I’ve been waiting for quite a while for my Leap Motion controller to turn up. I didn’t in the slightest mind that it was running late thanks to the fantastic job the company did in keeping me informed and making me feel involved. And yesterday, finally, it came.
The technology itself is fearsomely clever. It’s a bit like a Kinect for the computer – only smaller, cheaper and better. Using two cameras and three infrared sensors, jammed into a neat box about the size of a large USB-key, it faultlessly tracks my hands in three dimensions. I wave my hands and a globe rotates, push inwards towards the screen and I zoom in. Or I just move my hands about and sparks and fire respond on the screen. Or I can examine a skull in 3D, pointing with my finger and clicking on objects by simply moving my thumb. It’s really very, very clever. It’s also pretty much a gimmick right now.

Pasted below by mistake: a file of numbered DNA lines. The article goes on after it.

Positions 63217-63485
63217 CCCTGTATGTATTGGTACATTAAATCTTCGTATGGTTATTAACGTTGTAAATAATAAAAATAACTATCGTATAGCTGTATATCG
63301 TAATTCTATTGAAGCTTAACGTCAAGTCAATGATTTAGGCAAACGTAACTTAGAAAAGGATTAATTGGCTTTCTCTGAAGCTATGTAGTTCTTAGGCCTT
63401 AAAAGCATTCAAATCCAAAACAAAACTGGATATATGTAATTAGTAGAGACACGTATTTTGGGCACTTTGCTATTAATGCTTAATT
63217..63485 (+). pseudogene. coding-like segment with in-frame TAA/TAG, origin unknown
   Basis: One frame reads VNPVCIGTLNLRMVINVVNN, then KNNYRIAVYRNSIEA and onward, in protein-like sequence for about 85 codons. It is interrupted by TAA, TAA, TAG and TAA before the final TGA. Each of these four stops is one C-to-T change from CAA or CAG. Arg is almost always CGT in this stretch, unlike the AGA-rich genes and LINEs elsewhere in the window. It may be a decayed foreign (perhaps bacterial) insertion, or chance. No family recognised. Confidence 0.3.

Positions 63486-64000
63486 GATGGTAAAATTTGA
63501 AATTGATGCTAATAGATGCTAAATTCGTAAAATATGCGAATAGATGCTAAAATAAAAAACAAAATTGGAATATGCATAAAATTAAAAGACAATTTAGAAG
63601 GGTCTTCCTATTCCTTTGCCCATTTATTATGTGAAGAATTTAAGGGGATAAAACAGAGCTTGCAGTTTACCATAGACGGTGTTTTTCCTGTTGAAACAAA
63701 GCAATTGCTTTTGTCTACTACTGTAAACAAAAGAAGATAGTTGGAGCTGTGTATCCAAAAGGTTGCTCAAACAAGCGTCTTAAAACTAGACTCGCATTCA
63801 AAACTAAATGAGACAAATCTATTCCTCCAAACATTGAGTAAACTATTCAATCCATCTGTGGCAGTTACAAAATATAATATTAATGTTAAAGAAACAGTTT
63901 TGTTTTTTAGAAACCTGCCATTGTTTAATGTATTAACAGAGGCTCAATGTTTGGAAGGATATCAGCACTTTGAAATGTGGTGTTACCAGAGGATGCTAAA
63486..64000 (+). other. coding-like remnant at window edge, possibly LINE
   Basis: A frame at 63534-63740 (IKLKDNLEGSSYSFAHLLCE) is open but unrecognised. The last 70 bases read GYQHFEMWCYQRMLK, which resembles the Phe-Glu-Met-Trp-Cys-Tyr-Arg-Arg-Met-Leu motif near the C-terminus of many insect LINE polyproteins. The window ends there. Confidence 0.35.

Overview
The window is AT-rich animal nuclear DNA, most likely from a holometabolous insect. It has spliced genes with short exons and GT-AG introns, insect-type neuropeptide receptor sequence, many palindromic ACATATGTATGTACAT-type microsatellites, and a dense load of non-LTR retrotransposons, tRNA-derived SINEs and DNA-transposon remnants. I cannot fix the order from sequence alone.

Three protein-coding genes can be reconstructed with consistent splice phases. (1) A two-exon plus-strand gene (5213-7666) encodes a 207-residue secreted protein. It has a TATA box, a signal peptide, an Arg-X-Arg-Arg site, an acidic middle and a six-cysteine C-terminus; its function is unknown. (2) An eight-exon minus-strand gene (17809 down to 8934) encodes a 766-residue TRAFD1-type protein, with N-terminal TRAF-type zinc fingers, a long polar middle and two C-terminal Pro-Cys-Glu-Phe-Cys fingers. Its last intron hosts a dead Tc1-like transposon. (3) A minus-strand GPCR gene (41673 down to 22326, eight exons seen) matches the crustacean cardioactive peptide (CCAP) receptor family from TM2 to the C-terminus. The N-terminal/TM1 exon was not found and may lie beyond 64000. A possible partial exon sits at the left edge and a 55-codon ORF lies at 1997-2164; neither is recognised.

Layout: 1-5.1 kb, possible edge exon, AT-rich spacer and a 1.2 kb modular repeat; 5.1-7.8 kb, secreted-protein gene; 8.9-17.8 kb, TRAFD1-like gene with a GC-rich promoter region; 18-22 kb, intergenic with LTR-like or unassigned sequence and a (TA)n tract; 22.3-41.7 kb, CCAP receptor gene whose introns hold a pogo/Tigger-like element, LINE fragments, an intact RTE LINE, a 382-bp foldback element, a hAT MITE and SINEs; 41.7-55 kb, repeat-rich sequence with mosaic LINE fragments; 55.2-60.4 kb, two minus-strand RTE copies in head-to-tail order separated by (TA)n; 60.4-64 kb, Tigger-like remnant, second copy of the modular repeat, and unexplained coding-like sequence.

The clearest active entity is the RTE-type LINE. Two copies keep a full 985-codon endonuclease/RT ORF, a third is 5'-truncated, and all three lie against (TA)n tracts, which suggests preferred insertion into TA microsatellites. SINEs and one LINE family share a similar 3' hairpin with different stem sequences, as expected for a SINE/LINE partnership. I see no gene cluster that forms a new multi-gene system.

I really feel that Leap Motion is right on the cutting edge of something. But I have no idea what that something is. The problem right now is that when I first read about Leap Motion I thought I’d be able to use it to control my computer – a bit like a mouse, a trackpad and a touch screen all rolled into one and made virtual. This, is not that. The interface is there, but it’s interfacing with games. It’s just not providing anything, other than a sense of awe and magic, that I couldn’t achieve with a mouse or trackpad.
Perhaps as the range of apps available increases someone will come up with a killer idea. Even today I can see this being really useful in an environment like a museum. But in terms of a home or professional user I’m struggling.
If Leap Motion had cost more I’d feel let down. That said, the whole kit cost me $80 which is a level of pain I’m prepared to pay to try out the technology and see where it goes.